Tangerine

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The June/July issue of Quilter’s Newsletter Magazine should be in your e-mail boxes now. The pattern for my Tangerine quilt appears on page 72.

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I found the center block in the “Encyclopedia of Pieced Quilt Patterns” by Barbara Brackman. It is block #1164, called “Arrow Crown”. I added the ribbon border first, then decided it needed to be bigger and added the other borders. The quilt was completed in November of 2014 for a guild challenge. Each member drew a crayon from a paper bag and had to make something quilted using only that color plus white, grey or black.  I drew tangerine.

Close up of the front

Close up of the front

Close up of the quilting

Close up of the quilting

I quilted it on my domestic table top Juki using a low loft cotton batting. I used all white thread in the bobbin but switched the color of the top thread to match each block.

Full view of the back

Full view of the back

Boston Uncommon

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I finally completed another version of my Boston Uncommon quilt pattern. In exchange for me making this quilt in these colors, Dawn Williams made a generous donation to the Michigan Organ Transplant Family Assist Fund.

I started piecing this quilt at the Ann Arbor Modern Quilt Guild retreat at the end of January. It was supposed to be a queen, but I miss-calculated and it turned into a king. I had all the blocks made by the time I realized how large it was going to be, so I decided to just go with it. The final size is 92″ x 102″.

Here is a full view of the front

Here is a full view of the front

A close up of the front

A close up of the front

Here a full view of the back.

Here a full view of the back.

I quilted a king on my Juki once before, but it was so hard to move all that weight around. I decided to send this one out. This is the first time I have had someone else quilt one of my tops. Kathy Koch of Thread Bear Quilting did a fabulous job.

Close up of the quilting from the back

Close up of the quilting from the back

This is the label

This is the label

Quilt Show 2014

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The Greater Ann Arbor Quilt Guild is having its biennial Quilt Show in the Morris J Lawrence Building at Washtenaw Community College this coming Saturday and Sunday, July 26 and 27.

Quilt Show hours are Saturday 9-5 and Sunday 11-5. Admission is $6. There will be many pieces of high quality on display, including a special exhibit of Modern Quilts by the Ann Arbor Modern Quilt Guild. Some items will be for sale.

I have four quilts in the show. They are:

Modern Lily (2013) - Nephew #3 wedding quilt

Modern Lily (2013) – Nephew #3 wedding quilt

Wild Geese - which appeared in Quilter's Newsletter - Best Scrap Quilts (April 2014)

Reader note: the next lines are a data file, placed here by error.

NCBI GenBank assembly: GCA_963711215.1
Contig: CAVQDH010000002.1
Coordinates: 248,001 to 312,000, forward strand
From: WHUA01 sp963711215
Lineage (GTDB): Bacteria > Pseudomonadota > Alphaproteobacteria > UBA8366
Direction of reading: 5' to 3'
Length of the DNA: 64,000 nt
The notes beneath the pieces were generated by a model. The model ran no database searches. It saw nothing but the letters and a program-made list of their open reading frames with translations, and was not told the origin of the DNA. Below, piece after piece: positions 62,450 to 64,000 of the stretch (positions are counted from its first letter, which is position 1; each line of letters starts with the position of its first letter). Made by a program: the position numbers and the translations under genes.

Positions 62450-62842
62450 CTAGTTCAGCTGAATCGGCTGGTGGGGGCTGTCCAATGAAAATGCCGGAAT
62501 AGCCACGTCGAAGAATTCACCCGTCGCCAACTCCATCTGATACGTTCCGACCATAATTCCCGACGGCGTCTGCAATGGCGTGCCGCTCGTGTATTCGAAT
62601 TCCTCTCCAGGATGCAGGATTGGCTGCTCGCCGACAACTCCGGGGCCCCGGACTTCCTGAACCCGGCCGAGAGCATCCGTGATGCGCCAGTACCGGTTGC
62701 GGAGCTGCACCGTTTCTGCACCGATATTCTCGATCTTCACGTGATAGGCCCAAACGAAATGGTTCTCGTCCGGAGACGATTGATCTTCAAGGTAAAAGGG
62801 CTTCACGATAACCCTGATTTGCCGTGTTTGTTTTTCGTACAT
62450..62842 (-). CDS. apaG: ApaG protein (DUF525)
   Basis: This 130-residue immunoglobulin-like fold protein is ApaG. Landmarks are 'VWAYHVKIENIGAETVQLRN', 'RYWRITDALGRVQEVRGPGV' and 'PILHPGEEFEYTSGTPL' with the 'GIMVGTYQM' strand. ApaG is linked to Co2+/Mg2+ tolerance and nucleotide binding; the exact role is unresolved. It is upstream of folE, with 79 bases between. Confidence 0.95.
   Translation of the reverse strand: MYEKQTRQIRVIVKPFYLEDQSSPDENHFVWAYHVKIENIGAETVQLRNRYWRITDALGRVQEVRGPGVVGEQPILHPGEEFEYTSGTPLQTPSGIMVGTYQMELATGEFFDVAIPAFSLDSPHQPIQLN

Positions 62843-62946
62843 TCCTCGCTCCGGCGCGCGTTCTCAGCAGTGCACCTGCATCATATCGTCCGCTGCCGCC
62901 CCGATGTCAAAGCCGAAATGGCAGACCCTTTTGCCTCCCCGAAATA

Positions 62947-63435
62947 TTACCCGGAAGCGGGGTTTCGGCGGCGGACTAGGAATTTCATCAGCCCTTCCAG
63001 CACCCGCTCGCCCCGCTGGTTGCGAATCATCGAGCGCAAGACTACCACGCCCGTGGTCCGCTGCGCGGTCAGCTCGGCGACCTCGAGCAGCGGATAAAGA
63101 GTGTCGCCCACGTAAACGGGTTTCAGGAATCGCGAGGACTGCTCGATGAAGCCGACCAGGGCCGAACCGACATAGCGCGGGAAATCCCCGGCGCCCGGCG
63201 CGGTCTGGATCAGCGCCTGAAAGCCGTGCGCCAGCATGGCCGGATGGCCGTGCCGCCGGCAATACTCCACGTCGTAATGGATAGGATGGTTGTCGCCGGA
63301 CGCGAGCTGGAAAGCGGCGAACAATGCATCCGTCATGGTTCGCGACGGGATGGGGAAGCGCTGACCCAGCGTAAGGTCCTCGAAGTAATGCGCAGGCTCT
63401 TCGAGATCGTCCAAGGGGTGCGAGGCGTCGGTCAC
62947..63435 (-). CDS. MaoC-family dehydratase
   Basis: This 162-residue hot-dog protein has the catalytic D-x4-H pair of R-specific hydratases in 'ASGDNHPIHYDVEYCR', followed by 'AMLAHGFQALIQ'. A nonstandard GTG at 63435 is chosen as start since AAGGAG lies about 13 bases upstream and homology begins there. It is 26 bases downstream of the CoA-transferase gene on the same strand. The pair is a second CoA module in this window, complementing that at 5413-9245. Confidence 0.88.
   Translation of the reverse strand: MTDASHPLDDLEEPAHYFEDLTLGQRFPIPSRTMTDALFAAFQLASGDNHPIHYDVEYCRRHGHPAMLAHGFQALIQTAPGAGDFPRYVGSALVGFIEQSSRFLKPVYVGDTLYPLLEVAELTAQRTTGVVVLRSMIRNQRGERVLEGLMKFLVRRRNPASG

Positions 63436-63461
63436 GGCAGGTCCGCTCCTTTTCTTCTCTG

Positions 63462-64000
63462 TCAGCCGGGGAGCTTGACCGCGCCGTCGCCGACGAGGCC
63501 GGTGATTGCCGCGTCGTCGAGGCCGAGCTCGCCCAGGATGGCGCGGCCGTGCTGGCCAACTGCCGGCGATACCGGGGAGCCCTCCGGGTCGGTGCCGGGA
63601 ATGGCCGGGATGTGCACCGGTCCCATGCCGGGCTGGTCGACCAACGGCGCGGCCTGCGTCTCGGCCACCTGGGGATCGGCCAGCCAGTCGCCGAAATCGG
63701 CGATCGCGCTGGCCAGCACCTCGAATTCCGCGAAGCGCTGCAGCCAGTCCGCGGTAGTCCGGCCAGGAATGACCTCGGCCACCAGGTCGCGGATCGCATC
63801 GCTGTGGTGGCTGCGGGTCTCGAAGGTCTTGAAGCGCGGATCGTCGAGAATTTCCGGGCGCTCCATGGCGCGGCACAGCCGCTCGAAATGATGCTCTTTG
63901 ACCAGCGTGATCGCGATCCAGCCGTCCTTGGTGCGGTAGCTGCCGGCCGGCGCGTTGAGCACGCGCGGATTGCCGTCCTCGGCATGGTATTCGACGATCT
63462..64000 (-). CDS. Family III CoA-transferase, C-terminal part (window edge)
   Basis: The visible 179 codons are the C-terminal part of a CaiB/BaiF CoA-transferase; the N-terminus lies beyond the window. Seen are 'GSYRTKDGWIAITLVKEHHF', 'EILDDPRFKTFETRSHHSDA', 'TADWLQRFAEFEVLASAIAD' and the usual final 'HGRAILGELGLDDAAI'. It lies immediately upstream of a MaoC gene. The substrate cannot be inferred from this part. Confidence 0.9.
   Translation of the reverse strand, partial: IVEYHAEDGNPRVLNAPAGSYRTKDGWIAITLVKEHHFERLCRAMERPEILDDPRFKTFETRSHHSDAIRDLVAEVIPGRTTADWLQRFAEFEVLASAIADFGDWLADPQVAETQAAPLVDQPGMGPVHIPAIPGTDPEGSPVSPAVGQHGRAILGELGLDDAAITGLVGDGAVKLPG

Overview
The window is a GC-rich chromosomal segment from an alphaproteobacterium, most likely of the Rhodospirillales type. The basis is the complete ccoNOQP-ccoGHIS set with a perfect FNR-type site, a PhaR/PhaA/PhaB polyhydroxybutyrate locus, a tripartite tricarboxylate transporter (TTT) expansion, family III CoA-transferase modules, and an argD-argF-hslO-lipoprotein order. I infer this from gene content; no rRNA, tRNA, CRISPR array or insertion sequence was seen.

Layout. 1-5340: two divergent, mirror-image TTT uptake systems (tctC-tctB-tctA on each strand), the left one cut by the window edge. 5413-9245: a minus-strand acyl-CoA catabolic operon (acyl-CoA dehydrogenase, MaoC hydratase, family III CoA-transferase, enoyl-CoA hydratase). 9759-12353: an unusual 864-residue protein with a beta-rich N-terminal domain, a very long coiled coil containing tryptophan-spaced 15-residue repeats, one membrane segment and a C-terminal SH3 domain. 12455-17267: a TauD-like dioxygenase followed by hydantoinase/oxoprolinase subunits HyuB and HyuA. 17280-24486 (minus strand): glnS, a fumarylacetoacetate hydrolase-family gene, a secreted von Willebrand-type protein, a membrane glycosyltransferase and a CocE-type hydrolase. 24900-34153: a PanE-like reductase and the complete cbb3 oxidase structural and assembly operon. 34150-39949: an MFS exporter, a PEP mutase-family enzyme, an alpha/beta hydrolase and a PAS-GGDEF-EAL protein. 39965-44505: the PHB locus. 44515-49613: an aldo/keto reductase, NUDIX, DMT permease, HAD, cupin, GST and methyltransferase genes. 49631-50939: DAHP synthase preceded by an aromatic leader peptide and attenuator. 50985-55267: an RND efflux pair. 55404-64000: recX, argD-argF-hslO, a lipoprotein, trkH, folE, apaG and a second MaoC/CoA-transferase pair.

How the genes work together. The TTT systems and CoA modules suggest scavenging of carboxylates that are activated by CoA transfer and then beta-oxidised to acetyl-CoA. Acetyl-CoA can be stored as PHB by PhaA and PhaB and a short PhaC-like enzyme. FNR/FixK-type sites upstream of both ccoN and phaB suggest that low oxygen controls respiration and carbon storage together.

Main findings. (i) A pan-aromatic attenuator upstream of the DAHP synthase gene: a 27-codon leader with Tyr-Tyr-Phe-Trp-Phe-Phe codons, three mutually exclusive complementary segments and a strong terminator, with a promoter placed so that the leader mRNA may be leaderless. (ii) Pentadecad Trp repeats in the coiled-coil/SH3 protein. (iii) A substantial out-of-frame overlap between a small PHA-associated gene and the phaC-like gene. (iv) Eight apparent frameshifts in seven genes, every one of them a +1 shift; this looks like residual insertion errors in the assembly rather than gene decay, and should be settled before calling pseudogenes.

Wild Geese – which appeared in Quilter’s Newsletter – Best Scrap Quilts (April 2014)

Purple Niblets (2012)

Purple Niblets (2012)

Black Niblets - This quilt will be for sale through the Silent Auction

Black Niblets (2014) – This quilt will be for sale through the Silent Auction

Brad’s Quilt

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It is finally done! I promised to make a quilt for Brad over three years ago.

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I chose a palette in earth tones for this quilt because Brad is an outdoors loving person and his partner is an artist and avid gardener. I thought this palette would go well in their home. Click on the photo to enlarge it.

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Here is how it looks from the back.

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I started with simple 3″ nine-patch blocks (niblets). Many of which are from a swap I did some years ago with some friends I met on-line; Lucy in Indiana, Kathy in Pennsylvania and Mary in Oregon. I placed the niblet blocks on-point by adding triangles, then arranged them in a straight grid alternating light and dark.

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This close up of the quilting from the front, shows how I quilted a double line echo stitch on each side of the major seams using a walking foot. Then, I filled in the nine-patch blocks with organic cross hatching using free motion. I used Leah Day’s free motion “Tree Roots” pattern in the borders.

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I used white Aurifil 50wt thread, which blended in nicely on the front and made an interesting contrast in the dark areas of the back.

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Some left over blocks were useful for framing a simple hand embroidered label.

I am linking up with Finish It Up Friday on the Crazy Mom Quilts blog.

Moving Along Slowly

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I managed to make some progress on Dancing Nine-patches this week.

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I finished all the grid work using my walking foot. To add a little interest, I did not stay inside the lines. Some of the grid is over the blocks and some of it extends out into the sashing. I decided to put free-motion bubbles in the sashing. They are actually “Pebbles” except they are big and mostly round so I am calling them bubbles.